Leonard Nimoy’s Spock made the most powerful case for the value of emotional intelligence* that I’ve ever seen. I’m also pretty sure that the Roanoke episode of “In Search Of…” made me the historian I am today. And, more important still, his life offscreen suggested that personal decency can far outstrip fame. RIP to a wonderful entertainer and a better person.
I’d like to think that he wouldn’t want this forgotten:
Julie Schumacher’s Dear Committee Members captures the absurdity of the present moment in the hallowed halls of academe: the beleaguered state of the humanities; the way a shrinking pie has left even tenured scholars, already an insecure subset of the species, more fragile than usual; the fraught relationship between faculty and their administrative paymasters.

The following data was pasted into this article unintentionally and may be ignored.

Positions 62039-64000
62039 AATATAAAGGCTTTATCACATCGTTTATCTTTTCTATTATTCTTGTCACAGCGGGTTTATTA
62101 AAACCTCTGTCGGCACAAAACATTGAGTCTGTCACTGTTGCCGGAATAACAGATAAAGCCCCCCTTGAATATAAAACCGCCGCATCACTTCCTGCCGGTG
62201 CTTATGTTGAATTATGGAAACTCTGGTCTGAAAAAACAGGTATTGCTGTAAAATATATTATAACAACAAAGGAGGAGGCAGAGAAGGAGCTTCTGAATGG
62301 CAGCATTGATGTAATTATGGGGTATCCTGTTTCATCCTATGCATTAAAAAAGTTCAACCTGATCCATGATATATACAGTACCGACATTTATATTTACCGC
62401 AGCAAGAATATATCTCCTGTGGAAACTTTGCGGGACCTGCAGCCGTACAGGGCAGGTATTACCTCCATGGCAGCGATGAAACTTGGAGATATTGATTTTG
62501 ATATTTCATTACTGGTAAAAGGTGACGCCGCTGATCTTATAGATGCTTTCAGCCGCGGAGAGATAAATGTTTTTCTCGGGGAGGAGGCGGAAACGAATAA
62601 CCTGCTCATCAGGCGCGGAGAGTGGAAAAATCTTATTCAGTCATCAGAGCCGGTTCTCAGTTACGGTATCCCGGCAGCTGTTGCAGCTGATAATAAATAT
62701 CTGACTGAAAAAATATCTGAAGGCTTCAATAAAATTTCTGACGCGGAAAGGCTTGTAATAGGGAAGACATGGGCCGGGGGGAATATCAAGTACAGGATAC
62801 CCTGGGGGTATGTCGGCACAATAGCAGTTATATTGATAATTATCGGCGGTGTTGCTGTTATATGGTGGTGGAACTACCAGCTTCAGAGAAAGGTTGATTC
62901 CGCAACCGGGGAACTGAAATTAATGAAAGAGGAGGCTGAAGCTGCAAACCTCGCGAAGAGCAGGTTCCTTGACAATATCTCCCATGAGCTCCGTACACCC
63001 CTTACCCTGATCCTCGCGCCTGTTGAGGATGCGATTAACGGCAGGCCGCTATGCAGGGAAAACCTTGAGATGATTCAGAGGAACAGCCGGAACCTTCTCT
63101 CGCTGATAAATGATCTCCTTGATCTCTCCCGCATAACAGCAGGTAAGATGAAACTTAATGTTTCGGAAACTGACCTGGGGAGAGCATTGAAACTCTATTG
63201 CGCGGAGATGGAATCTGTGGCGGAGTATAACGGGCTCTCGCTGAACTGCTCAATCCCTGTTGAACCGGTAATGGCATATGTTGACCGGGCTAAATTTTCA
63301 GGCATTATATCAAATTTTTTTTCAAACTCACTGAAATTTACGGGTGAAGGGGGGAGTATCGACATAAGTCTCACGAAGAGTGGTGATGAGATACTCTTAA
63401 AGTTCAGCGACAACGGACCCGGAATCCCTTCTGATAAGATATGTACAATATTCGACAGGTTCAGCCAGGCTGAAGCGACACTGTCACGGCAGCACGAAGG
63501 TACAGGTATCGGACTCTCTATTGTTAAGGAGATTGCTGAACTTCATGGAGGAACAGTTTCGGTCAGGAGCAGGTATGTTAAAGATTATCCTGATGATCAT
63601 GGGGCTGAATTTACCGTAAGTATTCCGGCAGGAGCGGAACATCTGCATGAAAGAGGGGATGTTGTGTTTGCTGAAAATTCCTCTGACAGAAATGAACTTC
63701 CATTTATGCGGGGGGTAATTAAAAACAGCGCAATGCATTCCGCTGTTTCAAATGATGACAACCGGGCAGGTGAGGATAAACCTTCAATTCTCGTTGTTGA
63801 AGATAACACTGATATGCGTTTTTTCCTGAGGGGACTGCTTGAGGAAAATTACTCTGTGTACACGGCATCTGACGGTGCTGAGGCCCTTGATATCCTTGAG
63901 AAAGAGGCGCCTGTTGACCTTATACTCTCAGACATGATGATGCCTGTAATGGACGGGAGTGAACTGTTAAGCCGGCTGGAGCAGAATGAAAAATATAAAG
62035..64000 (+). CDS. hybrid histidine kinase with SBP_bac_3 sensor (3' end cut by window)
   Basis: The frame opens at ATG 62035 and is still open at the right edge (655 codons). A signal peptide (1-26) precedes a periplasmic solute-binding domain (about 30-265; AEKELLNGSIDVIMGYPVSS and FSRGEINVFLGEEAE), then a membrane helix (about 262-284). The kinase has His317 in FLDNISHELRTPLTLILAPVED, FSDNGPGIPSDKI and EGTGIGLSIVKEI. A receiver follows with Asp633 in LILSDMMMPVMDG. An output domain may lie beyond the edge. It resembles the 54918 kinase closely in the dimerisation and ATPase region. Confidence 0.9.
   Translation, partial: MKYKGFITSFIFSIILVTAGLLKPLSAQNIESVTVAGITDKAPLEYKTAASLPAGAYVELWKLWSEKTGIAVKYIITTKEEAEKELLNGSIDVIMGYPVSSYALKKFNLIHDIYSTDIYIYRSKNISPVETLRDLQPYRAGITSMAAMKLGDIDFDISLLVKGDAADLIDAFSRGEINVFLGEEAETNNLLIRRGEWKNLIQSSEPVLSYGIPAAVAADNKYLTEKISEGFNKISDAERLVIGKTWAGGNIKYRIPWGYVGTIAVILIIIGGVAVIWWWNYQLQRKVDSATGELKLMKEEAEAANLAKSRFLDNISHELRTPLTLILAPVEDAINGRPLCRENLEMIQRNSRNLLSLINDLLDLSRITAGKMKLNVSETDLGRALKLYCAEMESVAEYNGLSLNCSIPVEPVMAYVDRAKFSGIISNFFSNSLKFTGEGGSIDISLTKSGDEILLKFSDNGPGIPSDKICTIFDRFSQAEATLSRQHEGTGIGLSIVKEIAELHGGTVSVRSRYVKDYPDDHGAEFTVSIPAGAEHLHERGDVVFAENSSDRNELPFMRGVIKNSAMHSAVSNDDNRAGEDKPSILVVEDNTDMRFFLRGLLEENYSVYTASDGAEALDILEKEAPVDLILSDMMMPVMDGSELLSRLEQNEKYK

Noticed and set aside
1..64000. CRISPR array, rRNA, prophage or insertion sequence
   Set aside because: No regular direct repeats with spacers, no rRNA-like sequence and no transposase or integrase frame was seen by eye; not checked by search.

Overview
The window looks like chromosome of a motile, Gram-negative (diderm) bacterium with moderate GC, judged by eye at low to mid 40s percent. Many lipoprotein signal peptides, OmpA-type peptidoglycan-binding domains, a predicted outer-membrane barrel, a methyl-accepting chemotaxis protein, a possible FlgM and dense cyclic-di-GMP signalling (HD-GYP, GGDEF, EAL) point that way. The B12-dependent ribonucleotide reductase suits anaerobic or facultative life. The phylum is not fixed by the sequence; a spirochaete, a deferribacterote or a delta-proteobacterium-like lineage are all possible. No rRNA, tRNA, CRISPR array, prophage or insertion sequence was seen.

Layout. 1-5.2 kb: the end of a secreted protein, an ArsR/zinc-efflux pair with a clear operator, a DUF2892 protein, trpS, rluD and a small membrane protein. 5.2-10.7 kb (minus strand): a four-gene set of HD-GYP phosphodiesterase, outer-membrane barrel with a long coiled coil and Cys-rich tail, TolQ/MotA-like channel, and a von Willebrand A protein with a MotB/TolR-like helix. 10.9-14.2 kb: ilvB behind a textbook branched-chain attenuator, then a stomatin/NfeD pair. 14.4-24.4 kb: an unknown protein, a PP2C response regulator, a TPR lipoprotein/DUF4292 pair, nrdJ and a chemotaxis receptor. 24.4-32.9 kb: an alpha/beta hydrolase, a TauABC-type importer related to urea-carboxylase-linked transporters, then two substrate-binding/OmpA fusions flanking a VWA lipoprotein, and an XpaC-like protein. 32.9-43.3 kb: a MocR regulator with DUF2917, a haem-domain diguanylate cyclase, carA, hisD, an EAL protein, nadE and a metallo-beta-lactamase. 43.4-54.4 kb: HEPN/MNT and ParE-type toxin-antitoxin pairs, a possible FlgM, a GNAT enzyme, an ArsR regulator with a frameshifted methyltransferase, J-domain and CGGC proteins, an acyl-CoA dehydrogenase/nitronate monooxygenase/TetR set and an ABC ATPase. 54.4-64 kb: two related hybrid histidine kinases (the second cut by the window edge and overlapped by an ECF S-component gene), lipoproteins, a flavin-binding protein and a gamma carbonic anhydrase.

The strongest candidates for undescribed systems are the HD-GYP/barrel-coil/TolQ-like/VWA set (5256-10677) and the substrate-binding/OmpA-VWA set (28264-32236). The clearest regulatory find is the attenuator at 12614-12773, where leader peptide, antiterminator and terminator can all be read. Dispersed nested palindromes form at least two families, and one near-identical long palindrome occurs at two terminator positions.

In all honestly, it’s not an important book by any measure. But it’s a very easy read. Schumacher organizes Dear Committee Members around a series of letters of recommendation written by a senior member of an English department at a small, Midwestern college. The conceit works well, and there are a number of laugh-out-loud scenes. You should read it for the lulz!
Here’s the actual Kirkus review mentioned below. It turns out we did get a star. I know you’re all relieved that I finally caught a break from the critics. Being so under-appreciated has been difficult, I admit, but I’m hopeful that things are looking up.